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Floods Drench Midwest, Heat Scorches East

Floodwater washed away three houses and threatened dams in Wisconsin on Monday as military crews joined desperate sandbagging operations to hold back Indiana streams surging toward record levels.

The East Coast simmered through temperatures climbing toward the century mark.

Ten deaths were blamed on stormy weekend weather, most in the Midwest. Wisconsin Gov. Jim Doyle declared an emergency for 29 counties and President Bush late Sunday declared a major disaster in 29 Indiana counties. Iowa Gov. Chet Culver said nearly a third of his state's 99 counties need federal help.

Rivers in several parts of the Midwest swelled with the runoff from heavy weekend rainfall, topped by the 11 inches that fell Saturday in Indiana.

Water was pouring over the top of Wisconsin's Dell Creek Dam on Lake Delton in Sauk County, and had swept away three houses, county emergency management director Jeff Jelinek said. He was not sure whether there were any injuries, but said people had been told to evacuate the area, which is about 50 miles north of Madison.

The devastation near Lake Denton is tremendous, reports CBS News' Linda Eggert. People are calling it surreal; one lady said it was like a "water slide times 1000."

A couple thousand people in Columbia County, about 30 miles north of Madison, were urged to evacuate below the Wyocena and Pardeeville dams, said Pat Beghin, a spokesman for the county's emergency management.

The Wyocena Dam's spillway had washed out, and workers were sandbagging to try to save the dam, Beghin said. The Pardeeville dam was overflowing, creating a risk for the nearly 10,000 people downstream in Portage, he said.

The Upper Spring Dam in Palmyra was failing, state emergency management officials said. But only one house in the rural area was in danger, Palmyra town chairman Stewart Calkins said.

Wisconsin Department of Natural Resources engineers were being sent across the state to survey other dams.

Wisconsin Gov. Jim Doyle had declared states of emergency for 30 counties. At least 130 inmates from the Department of Corrections were helping sandbag in nine areas, according to the state emergency management. The Red Cross had 11 shelters open across the state and was preparing a 12th, officials said.

A new storm system was headed toward the Ohio Valley from the southern Plains on Monday - Oklahoma got up to 6 inches of rain by late morning and utilities reported nearly 5,000 customers blacked out - and the National Weather Service said as much as 3 inches of rain could fall on already waterlogged Indiana late Monday.

The weather service posted a tornado warning for south-central Illinois and a severe thunderstorm warning for Indiana.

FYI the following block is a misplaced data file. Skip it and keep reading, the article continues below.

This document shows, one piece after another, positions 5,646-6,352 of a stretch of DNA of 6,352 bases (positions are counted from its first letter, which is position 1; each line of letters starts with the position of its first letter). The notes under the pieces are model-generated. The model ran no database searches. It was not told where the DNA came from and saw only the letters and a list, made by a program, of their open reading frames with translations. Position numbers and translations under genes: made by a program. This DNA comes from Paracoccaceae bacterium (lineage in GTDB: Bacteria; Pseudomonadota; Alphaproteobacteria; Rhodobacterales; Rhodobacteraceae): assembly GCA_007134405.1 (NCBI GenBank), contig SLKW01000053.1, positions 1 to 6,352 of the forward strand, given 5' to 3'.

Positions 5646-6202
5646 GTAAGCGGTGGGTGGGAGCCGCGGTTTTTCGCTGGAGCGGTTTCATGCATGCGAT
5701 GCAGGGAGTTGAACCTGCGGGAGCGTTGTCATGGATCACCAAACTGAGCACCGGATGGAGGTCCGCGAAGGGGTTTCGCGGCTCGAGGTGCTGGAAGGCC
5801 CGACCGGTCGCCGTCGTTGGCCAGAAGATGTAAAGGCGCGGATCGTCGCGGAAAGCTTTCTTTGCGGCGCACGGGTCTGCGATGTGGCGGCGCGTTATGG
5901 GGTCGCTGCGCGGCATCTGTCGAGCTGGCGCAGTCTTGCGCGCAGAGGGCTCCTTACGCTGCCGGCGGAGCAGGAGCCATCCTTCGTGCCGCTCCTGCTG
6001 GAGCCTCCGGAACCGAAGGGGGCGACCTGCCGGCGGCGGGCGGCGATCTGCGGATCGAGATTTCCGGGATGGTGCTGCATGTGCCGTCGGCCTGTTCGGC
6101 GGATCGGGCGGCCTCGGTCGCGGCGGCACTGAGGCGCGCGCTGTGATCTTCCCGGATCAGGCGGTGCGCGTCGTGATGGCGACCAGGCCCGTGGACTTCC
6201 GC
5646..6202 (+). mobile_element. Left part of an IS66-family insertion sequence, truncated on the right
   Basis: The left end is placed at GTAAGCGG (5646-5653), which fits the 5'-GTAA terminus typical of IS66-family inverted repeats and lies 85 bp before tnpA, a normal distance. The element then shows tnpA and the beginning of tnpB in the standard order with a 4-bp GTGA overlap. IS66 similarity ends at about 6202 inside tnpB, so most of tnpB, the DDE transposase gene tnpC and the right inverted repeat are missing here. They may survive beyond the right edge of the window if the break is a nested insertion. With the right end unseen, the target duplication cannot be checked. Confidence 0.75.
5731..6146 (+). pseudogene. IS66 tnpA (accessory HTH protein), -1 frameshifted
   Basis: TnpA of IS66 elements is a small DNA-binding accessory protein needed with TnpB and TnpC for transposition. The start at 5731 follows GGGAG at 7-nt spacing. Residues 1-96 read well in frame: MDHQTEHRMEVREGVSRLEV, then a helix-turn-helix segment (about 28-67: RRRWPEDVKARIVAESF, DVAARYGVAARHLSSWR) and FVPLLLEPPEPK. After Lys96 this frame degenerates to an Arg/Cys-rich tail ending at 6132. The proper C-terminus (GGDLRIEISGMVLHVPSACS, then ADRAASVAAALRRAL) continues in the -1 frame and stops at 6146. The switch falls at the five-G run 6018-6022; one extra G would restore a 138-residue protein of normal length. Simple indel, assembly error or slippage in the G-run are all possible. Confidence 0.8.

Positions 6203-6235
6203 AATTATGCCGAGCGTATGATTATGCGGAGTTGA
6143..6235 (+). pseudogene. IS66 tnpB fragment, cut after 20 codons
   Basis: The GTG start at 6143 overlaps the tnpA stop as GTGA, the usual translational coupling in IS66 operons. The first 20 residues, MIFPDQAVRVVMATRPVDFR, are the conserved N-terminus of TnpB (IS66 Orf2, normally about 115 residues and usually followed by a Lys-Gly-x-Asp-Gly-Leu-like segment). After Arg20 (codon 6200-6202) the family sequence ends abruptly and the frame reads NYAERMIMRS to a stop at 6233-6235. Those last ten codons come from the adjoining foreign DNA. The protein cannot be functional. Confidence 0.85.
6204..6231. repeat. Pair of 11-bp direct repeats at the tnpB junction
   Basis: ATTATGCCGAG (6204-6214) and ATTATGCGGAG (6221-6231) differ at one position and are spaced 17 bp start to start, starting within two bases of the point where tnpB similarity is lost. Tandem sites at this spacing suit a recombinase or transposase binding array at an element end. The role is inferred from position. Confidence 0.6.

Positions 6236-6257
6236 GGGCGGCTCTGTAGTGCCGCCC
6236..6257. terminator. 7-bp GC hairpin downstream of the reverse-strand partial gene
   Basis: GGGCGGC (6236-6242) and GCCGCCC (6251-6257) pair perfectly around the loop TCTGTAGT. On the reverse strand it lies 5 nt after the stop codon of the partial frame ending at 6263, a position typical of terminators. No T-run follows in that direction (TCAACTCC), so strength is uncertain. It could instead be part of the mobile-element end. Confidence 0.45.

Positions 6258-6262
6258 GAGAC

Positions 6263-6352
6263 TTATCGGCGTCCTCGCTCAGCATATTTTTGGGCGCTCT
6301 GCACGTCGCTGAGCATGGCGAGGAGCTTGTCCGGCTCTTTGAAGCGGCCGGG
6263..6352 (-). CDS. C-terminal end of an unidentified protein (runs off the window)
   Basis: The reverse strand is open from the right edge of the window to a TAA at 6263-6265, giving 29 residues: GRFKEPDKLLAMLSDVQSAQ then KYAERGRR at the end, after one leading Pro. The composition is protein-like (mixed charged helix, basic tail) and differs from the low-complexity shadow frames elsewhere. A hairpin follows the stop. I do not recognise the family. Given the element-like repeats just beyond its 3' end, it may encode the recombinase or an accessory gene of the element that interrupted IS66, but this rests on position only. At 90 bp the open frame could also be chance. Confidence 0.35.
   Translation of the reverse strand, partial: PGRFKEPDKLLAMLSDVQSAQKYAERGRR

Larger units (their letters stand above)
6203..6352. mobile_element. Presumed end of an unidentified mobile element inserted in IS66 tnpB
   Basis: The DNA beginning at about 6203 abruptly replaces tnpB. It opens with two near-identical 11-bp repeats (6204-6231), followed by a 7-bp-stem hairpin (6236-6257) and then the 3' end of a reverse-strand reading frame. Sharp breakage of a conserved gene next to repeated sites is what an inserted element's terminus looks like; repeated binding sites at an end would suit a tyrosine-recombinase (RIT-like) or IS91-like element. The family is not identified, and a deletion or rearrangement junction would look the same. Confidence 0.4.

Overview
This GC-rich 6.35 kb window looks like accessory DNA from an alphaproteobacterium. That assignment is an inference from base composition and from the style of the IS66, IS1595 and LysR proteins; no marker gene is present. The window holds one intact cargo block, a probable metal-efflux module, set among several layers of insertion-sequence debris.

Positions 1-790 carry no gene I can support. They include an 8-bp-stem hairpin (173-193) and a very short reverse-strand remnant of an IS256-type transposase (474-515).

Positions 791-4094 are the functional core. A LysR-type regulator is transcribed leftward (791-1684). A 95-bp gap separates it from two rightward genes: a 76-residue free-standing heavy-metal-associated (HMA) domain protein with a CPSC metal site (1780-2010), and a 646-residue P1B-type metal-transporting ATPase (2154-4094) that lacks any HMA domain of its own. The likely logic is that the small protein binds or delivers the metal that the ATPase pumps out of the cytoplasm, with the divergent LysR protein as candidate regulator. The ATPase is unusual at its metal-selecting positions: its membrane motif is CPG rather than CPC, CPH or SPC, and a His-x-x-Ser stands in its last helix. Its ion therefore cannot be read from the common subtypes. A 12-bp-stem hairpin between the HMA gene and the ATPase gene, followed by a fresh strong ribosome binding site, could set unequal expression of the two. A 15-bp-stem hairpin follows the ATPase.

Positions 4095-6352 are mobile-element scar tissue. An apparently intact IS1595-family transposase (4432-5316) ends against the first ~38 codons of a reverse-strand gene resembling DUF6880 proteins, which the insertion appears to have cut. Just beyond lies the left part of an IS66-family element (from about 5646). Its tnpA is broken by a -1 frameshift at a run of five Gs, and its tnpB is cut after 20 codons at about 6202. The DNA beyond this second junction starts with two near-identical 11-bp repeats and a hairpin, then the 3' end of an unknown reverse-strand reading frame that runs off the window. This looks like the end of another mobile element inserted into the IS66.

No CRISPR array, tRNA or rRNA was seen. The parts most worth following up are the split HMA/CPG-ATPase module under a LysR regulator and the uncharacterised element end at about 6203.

Some 200 Indiana National Guard members and 140 Marines and sailors joined local emergency agencies Monday in sandbagging a levee of the White River at Elnora, about 100 miles southwest of Indianapolis. The White River was forecast to crest Tuesday at nearby Newberry at 16 feet above flood stage.

In Columbus, Indiana, CBS News' Jay Hermacinski reports that regional hospital crews are working around the clock to pump more than six feet of water out of the hospital.

Local officials said they wanted to raise nearly a mile of levees as much as 3 feet.

By Monday morning, flooding at eight sites in central and southern Indiana had eclipsed levels set in the deluge of March 1913, which had been considered Indiana's greatest flood in modern times, said Scott Morlock, a hydrologist with the U.S. Geological Survey in Indiana.

Those sites included Newberry, where the White River reached 28.04 feet Monday morning, topping the record of 26.98 feet set in March 1913.

While the Midwest fought to cope with flooding, the East was locked in a sauna. Heat advisories were posted Monday from the Carolinas to Connecticut, with temperatures expected to hit 100 from Georgia to New York, the National Weather Service said. Raleigh-Durham, N.C., hit a record 101 on Sunday.

The heat and dry conditions fueled an Eastern North Carolina wildfire - more than 30,000 thousand acres have burned, reports CBS News correspondent Bianca Solorzano.

Humidity in the New York City area will make it feel between 100 and 105 degrees, notes CBS station WCBS-TV, adding that the high temperatures will likely last until midweek.

"It's just crazy. ... It's really, really hot," said New York City street worker Jessica Pena as she swept a midtown Manhattan street at around 8:15 a.m. The temperature already was in the upper 80s.

In the fifth inning of the Kansas City Royals-Yankees game in New York, fans cheered loudly when a cloud moved in front of the sun, then booed moments later when the sun returned.

"We came to New York and the whole week is hotter than in Florida," Patti Yost, 47, of Spring Hill, Fla., said at Yankee Stadium.

The heat also wore down tourists in Washington. "We're going to get back on the Metro and go to the hotel and get into the pool," Jeanne Ringel of Redondo Beach, Calif., said outside the Smithsonian's Freer Gallery of Art.

New York City opened 300 cooling centers Monday, said Office of Emergency Management spokesman Chris Gilbride. District of Columbia officials declared Monday and Tuesday Code Red days for poor air quality, and schools in parts of New York, Connecticut, New Jersey, Pennsylvania and Maryland closed early as class rooms heated up. Employees at the Ohio Department of Health got the day off because of trouble with the air conditioning in their building.

PJM, the electric power grid for 13 Mid-Atlantic and Midwestern states and the District of Columbia, issued an advisory saying it expected to meet the surging demand for power but urged customers to conserve.

The weekend death toll included six in Michigan, two in Indiana and one each in Iowa and Connecticut.